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I’ve already covered one third-party tag in Google Tag Manager and today I’d like to cover the second one.

It’s the Mouseflow Tag. Mouseflow basically records and evaluate the actual mouse & click flow of your website visitors. It immensely useful in evaluating user experience on a qualitative level.

But the tag isn’t as straightforward to implement as I thought at first; at least not, if you want to have the tag, push some data into it (in my case A/B testing data), and get some data out of it (in my case, the Mouseflow id, which I want to have in Google Analytics).

As I learned those things are pretty standard in most enterprise level TMS (tag management systems) like Segment or tealium, but in GTM we have to do a little bit of work.

Implementing The Tag

You can find the tag by clicking “new tag” and then Choose tag type > Custom > Mouseflow.

The tag has the following options.

  1. Is the so-called “Project ID” which is really your website id. You can find it in Mouseflow at your “Website Settings” (not the global settings.)
  1. The HTML Delay is the time in milliseconds you want the recording to start after the tag is initialized.
  2. The option called Path is actually quite important if you want to include A/B testing data. Otherwise, it’s just to clear up your Mouseflow data, like removing query parameters etc..
  3. Custom Variables are also important if you either want to pass additional information or want to create “virtual” page views.

Getting A/B Testing Data Into Mouseflow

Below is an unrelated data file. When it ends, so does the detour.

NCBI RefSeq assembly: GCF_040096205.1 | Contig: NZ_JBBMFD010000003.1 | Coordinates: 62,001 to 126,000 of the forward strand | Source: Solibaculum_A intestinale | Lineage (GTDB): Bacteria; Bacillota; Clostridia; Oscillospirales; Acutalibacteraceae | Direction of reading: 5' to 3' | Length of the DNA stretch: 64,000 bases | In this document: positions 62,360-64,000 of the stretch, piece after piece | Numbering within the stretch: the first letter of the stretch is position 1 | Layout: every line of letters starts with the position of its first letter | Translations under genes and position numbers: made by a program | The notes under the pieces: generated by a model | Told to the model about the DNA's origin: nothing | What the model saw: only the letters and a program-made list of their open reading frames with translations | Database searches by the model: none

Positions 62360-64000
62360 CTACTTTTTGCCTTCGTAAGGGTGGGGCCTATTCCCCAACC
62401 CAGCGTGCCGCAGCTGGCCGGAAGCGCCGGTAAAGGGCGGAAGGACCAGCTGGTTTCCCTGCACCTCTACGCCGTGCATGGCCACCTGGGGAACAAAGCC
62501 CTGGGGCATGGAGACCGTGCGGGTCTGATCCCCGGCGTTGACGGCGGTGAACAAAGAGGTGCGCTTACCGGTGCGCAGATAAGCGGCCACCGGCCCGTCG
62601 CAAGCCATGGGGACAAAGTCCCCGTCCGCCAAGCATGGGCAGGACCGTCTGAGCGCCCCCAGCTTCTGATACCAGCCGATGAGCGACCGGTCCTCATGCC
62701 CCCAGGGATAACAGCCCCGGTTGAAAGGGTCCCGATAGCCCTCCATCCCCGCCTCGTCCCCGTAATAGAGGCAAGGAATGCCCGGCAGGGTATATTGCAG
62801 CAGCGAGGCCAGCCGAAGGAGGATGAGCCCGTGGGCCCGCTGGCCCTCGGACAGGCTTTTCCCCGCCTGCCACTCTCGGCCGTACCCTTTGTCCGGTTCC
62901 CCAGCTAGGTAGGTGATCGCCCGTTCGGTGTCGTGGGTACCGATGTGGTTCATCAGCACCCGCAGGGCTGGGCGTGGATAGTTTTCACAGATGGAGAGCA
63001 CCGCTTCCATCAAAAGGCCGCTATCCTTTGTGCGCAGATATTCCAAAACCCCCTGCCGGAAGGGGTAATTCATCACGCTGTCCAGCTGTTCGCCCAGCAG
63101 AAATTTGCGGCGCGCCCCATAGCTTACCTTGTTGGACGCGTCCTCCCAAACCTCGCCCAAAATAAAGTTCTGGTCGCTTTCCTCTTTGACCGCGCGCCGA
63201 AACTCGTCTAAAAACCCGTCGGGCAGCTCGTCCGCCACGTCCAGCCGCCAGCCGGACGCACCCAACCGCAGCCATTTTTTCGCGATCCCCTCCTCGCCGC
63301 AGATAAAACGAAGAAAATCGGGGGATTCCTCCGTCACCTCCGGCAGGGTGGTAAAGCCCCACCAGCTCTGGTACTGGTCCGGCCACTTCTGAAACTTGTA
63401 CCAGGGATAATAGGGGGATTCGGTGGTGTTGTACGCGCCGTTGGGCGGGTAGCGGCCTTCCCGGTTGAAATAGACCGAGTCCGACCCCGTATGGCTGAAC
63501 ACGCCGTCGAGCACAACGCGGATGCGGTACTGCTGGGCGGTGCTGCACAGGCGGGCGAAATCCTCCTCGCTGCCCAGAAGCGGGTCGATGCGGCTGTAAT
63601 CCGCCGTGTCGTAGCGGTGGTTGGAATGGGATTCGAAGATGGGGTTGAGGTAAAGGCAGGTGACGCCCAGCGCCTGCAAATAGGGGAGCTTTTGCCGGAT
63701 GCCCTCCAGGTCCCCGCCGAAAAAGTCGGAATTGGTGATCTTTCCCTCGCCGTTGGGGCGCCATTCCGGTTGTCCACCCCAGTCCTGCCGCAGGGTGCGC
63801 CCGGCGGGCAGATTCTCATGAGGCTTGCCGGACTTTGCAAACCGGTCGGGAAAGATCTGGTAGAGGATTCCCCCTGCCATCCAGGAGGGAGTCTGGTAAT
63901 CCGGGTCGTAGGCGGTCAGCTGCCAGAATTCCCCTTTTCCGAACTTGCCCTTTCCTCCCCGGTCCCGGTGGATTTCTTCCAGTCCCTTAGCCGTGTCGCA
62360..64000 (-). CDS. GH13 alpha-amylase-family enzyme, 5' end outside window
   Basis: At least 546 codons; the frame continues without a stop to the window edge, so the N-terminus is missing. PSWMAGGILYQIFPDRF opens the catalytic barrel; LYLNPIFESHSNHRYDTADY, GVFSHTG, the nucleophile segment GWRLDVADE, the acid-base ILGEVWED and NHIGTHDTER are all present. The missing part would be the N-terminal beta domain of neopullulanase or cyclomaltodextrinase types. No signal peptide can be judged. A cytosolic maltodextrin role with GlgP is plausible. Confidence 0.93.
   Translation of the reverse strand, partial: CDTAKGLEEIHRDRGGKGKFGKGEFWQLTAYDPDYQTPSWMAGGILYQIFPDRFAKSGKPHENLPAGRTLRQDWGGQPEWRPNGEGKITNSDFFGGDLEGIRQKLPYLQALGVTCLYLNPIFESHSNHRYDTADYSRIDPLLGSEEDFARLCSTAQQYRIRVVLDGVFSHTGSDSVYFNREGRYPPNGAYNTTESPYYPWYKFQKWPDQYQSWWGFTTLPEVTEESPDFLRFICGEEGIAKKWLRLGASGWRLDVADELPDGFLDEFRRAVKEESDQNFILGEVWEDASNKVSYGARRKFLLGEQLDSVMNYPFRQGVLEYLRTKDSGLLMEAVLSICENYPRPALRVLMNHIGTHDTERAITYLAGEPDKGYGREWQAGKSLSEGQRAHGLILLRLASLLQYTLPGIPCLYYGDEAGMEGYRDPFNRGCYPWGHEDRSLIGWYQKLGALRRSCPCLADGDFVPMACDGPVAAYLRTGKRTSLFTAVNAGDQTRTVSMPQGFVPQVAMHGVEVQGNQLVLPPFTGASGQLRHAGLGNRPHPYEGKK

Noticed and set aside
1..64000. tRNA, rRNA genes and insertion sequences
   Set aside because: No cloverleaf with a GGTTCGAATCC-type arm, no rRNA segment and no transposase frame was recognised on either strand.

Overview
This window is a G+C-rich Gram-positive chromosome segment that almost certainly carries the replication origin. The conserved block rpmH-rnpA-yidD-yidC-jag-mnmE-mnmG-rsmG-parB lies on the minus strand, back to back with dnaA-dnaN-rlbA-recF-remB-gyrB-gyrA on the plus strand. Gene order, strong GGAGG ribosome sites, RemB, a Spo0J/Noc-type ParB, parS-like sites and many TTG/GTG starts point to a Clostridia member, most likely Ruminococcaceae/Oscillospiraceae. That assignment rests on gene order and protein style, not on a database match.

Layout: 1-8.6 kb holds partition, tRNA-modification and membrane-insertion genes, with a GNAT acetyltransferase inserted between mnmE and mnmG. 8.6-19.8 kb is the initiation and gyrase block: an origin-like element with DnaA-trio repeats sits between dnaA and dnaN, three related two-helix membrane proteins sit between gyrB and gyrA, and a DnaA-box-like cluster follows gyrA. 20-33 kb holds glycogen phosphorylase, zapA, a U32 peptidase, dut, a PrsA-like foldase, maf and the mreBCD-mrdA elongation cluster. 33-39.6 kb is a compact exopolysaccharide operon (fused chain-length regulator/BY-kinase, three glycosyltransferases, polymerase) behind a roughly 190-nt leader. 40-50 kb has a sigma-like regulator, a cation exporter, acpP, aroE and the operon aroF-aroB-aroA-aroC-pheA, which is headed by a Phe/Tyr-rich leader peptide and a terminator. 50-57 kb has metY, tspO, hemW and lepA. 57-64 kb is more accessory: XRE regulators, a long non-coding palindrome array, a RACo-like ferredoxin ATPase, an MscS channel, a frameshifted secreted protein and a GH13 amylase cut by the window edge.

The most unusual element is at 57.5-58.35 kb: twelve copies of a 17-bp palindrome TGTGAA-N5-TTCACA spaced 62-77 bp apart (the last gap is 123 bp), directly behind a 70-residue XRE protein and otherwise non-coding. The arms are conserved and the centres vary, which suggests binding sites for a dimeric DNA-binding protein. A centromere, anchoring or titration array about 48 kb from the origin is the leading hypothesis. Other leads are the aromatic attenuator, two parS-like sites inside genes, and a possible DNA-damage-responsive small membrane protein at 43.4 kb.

One thing you need for sure, if you are running A/B tests, is to get the variant id into Mouseflow. You do this by applying a little trick. You will rename the page from “/your-page” to “/your-page-variant-id”.

I’ll assume you already got your variant id into a GTM variable. If you’ve been following my guide you can do this simply by using the variable from below:

Make sure you are placing this code only on the “Experiment” pages, otherwise you will compromise your other data as the variant id is a value from the cookie and as thus always filled in.

Getting The Mouseflow ID (MFSID) Into Google Analytics

Why would you want to have the Mouseflow id in Google Analytics? Imagine you spotted a potential UX problem on your website, for instance, a form which seems to be ill-designed. How would you evaluate that hypothesis?

One way, to get qualitative input would be to spot sessions which did not submit your form. This you can do with the Mouseflow id. The advantage now is, once you got your sessions by their ids, you can actually head over to Mouseflow and watch the sessions as videos, checking what kinds of problems those guys had.

The MFSID is easy to retrieve, it’s a simple Javascript custom variable:

But make sure you are using this variable only after the Mouseflow tag has loaded. Before, this variable will be set to ‘undefined’. You can do this by defining a specific “Mouseflow Event” for Google Analytics and use that as a “clean up” after loading the Mouseflow tag we already implemented above. Let’s assume

  • you already created some empty tag for this.
  • you already created a custom dimension with the index “2” in Google Analytics to store the MSFID.

Now configure your Mouseflow tag from above additionally like this:

Then we fill in the details of this “UA – All Pages – Mouseflow Event” now using the MFSID.

And you are all set! Of course, you can also use the MFSID for all your other events, like form submissions etc., because the Mouseflow tag will usually already have loaded. However, the page view tag will usually not capture the MSFID.

Virtual page views will be covered in a separate post.

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